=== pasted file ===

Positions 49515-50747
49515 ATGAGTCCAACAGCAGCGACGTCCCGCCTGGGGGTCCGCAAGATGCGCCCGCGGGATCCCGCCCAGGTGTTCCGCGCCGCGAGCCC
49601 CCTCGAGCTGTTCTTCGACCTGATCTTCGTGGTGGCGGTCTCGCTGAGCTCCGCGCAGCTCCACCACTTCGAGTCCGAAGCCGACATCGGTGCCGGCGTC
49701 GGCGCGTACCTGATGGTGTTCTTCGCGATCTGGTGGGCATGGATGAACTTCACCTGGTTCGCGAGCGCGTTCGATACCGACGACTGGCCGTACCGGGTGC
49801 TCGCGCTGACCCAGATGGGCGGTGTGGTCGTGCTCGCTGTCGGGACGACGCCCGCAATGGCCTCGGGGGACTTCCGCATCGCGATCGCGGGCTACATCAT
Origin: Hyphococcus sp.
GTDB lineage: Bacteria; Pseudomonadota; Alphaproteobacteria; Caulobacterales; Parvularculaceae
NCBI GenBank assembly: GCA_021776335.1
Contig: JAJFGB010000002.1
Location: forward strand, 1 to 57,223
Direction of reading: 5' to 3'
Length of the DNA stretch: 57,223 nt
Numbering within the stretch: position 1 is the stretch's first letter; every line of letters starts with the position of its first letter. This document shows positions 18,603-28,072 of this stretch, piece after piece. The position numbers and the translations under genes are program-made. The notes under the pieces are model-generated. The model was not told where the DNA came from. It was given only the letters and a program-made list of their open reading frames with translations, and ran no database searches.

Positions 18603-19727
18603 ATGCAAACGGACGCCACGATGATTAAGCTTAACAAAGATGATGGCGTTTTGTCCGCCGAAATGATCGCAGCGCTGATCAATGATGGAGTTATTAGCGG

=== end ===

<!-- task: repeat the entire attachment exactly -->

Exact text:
Positions 49515-50747
49515 ATGAGTCCAACAGCAGCGACGTCCCGCCTGGGGGTCCGCAAGATGCGCCCGCGGGATCCCGCCCAGGTGTTCCGCGCCGCGAGCCC
49601 CCTCGAGCTGTTCTTCGACCTGATCTTCGTGGTGGCGGTCTCGCTGAGCTCCGCGCAGCTCCACCACTTCGAGTCCGAAGCCGACATCGGTGCCGGCGTC
49701 GGCGCGTACCTGATGGTGTTCTTCGCGATCTGGTGGGCATGGATGAACTTCACCTGGTTCGCGAGCGCGTTCGATACCGACGACTGGCCGTACCGGGTGC
49801 TCGCGCTGACCCAGATGGGCGGTGTGGTCGTGCTCGCTGTCGGGACGACGCCCGCAATGGCCTCGGGGGACTTCCGCATCGCGATCGCGGGCTACATCAT
Origin: Hyphococcus sp.
GTDB lineage: Bacteria; Pseudomonadota; Alphaproteobacteria; Caulobacterales; Parvularculaceae
NCBI GenBank assembly: GCA_021776335.1
Contig: JAJFGB010000002.1
Location: forward strand, 1 to 57,223
Direction of reading: 5' to 3'
Length of the DNA stretch: 57,223 nt
Numbering within the stretch: position 1 is the stretch's first letter; every line of letters starts with the position of its first letter. This document shows positions 18,603-28,072 of this stretch, piece after piece. The position numbers and the translations under genes are program-made. The notes under the pieces are model-generated. The model was not told where the DNA came from. It was given only the letters and a program-made list of their open reading frames with translations, and ran no database searches.

Positions 18603-19727
18603 ATGCAAACGGACGCCACGATGATTAAGCTTAACAAAGATGATGGCGTTTTGTCCGCCGAAATGATCGCAGCGCTGATCAATGATGGAGTTATTAGCGG